I had in mind this physical situation of a point mass rolling down a hill of some arbitrary shape ($y=y(x)$, for instance a parabola about $x=0$), with a peculiar friction force whose "expended work" is proportional to the arclength since $t=t_0$. If $x=x(t)$ and $y=y(t)$, then $$W=k \int_{x=x_0}^x \sqrt{1+y'(x)^{2}} dx=k\int_{t=t_0}^t\sqrt{x'{t}^{2}+y'(t)^{2}}dt$$

I've tried to get equations of motion starting from the energy theorem: $$\frac{1}{2}m(x'(t)^{2}-v_0 ^{2})=-mg(y(t)-y_0) +k\int_{t=t_0}^t\sqrt{x'{t}^{2}+y'(t)^{2}}dt$$ and then differentiate everytime by $t$: $$m x'(t) x''(t)=-mgy'(t)+k\sqrt{x'{t}^{2}+y'(t)^{2}}$$ I thought I would bring in the landscape $y(x)$ by using $$y'(t)=\frac{dy}{dx}x'(t)$$ Then: $$mx''(t)=-mg\frac{dy}{dx} +k\sqrt{1+y'(x)^{2}}$$ But I don't know how to work the equations further. Is there a better method to go at it (maybe even further from energetics)?


As shown in the comments exchange, I had to modify the method by expanding on $W=\int \mu N ds$ with $\vec N $ being the normal force. I obtained the peculiar result of $$N=mg \frac{1}{\sqrt{1+y'(x)^2}} \rightarrow W=\int \mu mg dx$$ seemingly path-independent.

First method: By generalizing that for the inclined plane $N=mg \cos{\theta}$ for $\theta$ the "slope angle". $\cos{\theta}$ then becomes $$=\frac{1}{\sqrt{1+\tan{\theta}^{2}}}=\frac{1}{\sqrt{1+y'(x)^{2}}}$$

Second method: I went in more rigorously, by using the definition of $N$ as the projection of "$\overrightarrow{\text{weight}}$" onto the instantaneous normal axis: $N=|\overrightarrow{\text{weight}} \cdot \hat n|$ with $\hat n$ the unit normal vector for the parametrization $(x,y(x))$. As $$\hat n=\frac{\hat t'}{|\hat t'|}$$ and $$\hat t=\frac{\vec r'}{|\vec r'|}=\frac{\left(1,y'(x)\right)}{\sqrt{1+y'(x)^{2}}} \rightarrow \hat t'=\left(\frac{-y''(x)y'(x)}{\left(1+y'(x)^{2}\right)^{3/2}},\frac{y''(x)}{\left(1+y'(x)^{2}\right)^{3/2}}\right) \rightarrow \hat n=\left(\frac{-y'}{\sqrt{1+y'^{2}}},\frac{1}{\sqrt{1+y'^{2}}}\right)$$

Using $\overrightarrow{\text{weight}}=(0,-mg)$ I got the same result as from method 1, and thus cancellation (??)

  • $\begingroup$ In a sense work done (that is energy 'lost') by a friction force is always a function of arclength. If we assume a simple model with friction force $F_f=\mu F_N$ with $F_N$ the Normal force, then $dW=F_f ds$. Your problem doesn't seem to correspond to a real world problem though. I suggest simplifying a bit by specifying $y(x)$ and using a simple model for $F_f$ and see if you can handle the equation of motion for that specific but simpler problem. $\endgroup$ – Gert Aug 27 '15 at 1:12
  • $\begingroup$ Oh, so simple friction models most often depend on $ds$. My general (qualitative) inspiration was if a body was let to roll down a hill $y(x)$ (let's say $y=x^{2}$, starting at $(x_0,y_0)=(-1,1)$), because of friction the body would reach a final height less than $y_0$. My main issue is how to get that height analytically. What is non-real world about my problem though? $\endgroup$ – N.E. Aug 27 '15 at 14:25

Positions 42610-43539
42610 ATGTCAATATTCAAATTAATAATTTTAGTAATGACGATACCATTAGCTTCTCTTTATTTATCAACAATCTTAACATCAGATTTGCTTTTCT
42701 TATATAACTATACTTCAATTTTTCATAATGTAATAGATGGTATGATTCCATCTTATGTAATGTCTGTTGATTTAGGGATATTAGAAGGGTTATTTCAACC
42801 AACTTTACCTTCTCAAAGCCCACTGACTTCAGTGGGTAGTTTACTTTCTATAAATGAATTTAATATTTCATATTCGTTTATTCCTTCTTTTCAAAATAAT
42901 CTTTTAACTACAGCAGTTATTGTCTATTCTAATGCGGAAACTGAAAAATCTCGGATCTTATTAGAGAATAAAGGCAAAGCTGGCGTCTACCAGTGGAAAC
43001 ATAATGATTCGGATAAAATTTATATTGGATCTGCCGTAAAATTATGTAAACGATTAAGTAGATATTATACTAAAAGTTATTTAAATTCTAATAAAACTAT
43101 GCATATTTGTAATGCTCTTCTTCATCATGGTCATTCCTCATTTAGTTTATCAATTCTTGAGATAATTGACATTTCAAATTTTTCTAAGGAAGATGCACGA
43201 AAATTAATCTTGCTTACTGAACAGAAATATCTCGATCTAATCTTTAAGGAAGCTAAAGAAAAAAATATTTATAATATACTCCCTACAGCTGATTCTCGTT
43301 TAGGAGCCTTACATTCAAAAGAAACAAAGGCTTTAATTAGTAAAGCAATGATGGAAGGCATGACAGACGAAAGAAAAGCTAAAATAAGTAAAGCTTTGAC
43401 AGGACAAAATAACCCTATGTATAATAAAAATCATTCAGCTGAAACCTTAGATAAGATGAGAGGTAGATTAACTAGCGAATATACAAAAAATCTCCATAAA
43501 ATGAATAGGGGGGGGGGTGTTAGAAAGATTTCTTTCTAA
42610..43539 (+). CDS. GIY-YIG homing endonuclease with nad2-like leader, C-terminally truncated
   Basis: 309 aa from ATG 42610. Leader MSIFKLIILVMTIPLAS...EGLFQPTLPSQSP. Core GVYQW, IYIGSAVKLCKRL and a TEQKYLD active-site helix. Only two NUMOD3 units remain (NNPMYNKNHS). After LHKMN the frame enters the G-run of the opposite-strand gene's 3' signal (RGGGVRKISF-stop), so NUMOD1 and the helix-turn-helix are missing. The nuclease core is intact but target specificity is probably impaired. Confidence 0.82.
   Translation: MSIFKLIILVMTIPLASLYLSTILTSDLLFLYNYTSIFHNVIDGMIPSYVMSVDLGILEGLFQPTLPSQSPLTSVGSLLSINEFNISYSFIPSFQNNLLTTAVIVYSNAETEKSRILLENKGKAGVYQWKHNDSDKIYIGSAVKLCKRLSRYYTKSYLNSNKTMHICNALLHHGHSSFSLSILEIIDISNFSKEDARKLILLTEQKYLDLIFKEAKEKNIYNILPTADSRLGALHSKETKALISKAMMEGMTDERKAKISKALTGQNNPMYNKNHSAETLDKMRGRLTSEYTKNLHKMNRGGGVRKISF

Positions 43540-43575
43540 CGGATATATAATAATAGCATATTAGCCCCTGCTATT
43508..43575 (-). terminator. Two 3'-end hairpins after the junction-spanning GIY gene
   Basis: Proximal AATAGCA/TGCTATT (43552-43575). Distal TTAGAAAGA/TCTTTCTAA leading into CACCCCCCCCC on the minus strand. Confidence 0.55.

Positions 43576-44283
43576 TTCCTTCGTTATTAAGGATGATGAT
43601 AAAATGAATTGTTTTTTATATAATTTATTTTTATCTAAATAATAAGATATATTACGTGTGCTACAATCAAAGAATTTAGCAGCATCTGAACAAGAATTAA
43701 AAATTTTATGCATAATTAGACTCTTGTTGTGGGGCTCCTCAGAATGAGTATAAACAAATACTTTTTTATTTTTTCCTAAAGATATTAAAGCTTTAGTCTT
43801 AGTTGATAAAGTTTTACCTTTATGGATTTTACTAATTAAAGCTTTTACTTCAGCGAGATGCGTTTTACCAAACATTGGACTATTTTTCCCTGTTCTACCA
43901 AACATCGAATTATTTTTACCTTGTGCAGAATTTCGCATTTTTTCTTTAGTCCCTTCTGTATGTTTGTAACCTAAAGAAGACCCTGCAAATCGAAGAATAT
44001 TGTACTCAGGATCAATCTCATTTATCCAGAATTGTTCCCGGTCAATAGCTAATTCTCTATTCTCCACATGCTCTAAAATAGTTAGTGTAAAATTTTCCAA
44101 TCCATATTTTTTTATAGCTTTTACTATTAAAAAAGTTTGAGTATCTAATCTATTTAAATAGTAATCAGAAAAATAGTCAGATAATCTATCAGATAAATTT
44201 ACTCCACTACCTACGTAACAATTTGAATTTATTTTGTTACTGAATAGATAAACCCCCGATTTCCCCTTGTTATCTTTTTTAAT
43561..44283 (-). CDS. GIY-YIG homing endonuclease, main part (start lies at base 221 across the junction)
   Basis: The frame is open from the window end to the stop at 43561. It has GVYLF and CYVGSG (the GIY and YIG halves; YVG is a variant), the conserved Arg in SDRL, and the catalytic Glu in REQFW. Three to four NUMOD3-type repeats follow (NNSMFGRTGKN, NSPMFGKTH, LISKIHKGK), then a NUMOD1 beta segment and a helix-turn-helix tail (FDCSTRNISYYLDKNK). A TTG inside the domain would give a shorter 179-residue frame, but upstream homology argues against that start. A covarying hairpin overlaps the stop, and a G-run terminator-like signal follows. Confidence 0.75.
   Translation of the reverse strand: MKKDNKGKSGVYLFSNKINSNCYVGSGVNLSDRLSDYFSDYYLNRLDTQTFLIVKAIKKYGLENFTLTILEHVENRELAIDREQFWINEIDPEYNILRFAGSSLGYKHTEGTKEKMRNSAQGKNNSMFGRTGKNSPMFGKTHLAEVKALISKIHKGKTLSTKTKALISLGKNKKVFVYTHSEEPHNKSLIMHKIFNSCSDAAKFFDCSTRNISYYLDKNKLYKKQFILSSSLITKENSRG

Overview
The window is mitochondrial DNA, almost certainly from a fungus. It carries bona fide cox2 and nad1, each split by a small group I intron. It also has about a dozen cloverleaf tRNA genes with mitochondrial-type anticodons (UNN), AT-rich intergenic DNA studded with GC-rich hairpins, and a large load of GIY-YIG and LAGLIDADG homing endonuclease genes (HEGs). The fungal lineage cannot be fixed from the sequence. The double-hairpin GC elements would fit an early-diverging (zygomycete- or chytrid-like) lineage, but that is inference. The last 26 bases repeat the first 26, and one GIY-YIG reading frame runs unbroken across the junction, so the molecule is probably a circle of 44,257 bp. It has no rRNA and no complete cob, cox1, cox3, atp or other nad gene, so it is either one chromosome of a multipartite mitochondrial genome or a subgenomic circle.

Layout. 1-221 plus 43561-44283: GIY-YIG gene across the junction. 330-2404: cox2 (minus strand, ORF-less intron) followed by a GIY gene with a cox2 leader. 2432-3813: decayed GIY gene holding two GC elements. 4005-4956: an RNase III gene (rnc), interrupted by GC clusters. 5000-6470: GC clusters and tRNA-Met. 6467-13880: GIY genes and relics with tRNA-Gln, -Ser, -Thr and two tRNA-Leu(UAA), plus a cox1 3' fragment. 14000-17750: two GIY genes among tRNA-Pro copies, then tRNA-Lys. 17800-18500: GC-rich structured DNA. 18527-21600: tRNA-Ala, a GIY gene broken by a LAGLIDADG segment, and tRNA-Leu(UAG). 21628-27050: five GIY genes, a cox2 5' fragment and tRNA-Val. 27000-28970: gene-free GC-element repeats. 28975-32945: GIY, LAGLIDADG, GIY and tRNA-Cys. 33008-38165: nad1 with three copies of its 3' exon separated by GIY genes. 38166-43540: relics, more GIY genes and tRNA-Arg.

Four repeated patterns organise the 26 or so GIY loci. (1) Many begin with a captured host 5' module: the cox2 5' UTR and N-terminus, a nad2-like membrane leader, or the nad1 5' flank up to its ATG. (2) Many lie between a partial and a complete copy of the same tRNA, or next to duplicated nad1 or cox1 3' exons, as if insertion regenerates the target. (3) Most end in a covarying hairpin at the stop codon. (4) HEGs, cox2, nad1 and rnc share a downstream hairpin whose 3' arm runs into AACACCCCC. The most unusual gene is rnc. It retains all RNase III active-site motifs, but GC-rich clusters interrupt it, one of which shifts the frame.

• $\begingroup$ It's not necessarily a 'non-real world' problem but you don't seem to have defined a mode of friction, only energy lost due to it. I'm not sure the problem can be solved that way. I'll formulate an answer shortly. $\endgroup$ – Gert Aug 27 '15 at 14:45

I propose redefining this problem as follows (because I'm not sure it has a solution the way the OP has defined it).

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Let $y=f(x)$ be some symmetrical (around $y$) function like $x^2$. Let the point mass experience a friction force acc. to the usual simple model $F_f=\mu F_N$, with $F_N$ the Normal force acting on the point mass in the point $(x,y)$ ($N$ is the Normal line in $(x,y)$) and $\mu$ a coefficient of friction (constant).

Now, from the balances of forces in the $x$ and $y$ directions, equations of motion can be set up.

  • $\begingroup$ For some reason, I thought the problem was more complex than it should be. To get the height, I should have just used the regular energy theorem and get $W_f=y_0 -\frac{W}{mg}$, and $W=F_N \int_{y_0} ^{y_f}ds$, and solve analytically for $y_f$ . $\endgroup$ – N.E. Aug 28 '15 at 15:37
  • $\begingroup$ I guess $F_N$ is a function of (x,y(x)) right (I couldn't edit the integral due to the 5min edit limit)? $\endgroup$ – N.E. Aug 28 '15 at 15:45
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    $\begingroup$ $F_N$ is perpendicular to the tangent at $(x,y)$ and the slope of the tangent is of course related to $\frac{dy}{dx}$. That should help. $\endgroup$ – Gert Aug 28 '15 at 15:48
  • $\begingroup$ Without any friction you'd find of course that the point mass rolls back up on the right hand side to the same starting height (and the rolls back down, oscillating ad infinitum). With friction, some of the potential energy is converted to friction work, so it won't roll back up to the same height. Working out that total work done in the $y$ direction is the key, as you noted. $\endgroup$ – Gert Aug 28 '15 at 16:04
  • $\begingroup$ I obtained that $f=\mu mg \frac{1}{\sqrt{1+y'(x)^{2}}}$ and so $W=\int f ds =\int_{0}^{f}\mu mg \frac{1}{\sqrt{1+y'(x)^{2}}} \times \sqrt{1+y'(x)^{2}} dx$. Is the cancellation coincidental, or does the path $y(x)$ matter after all? $\endgroup$ – N.E. Aug 28 '15 at 16:52

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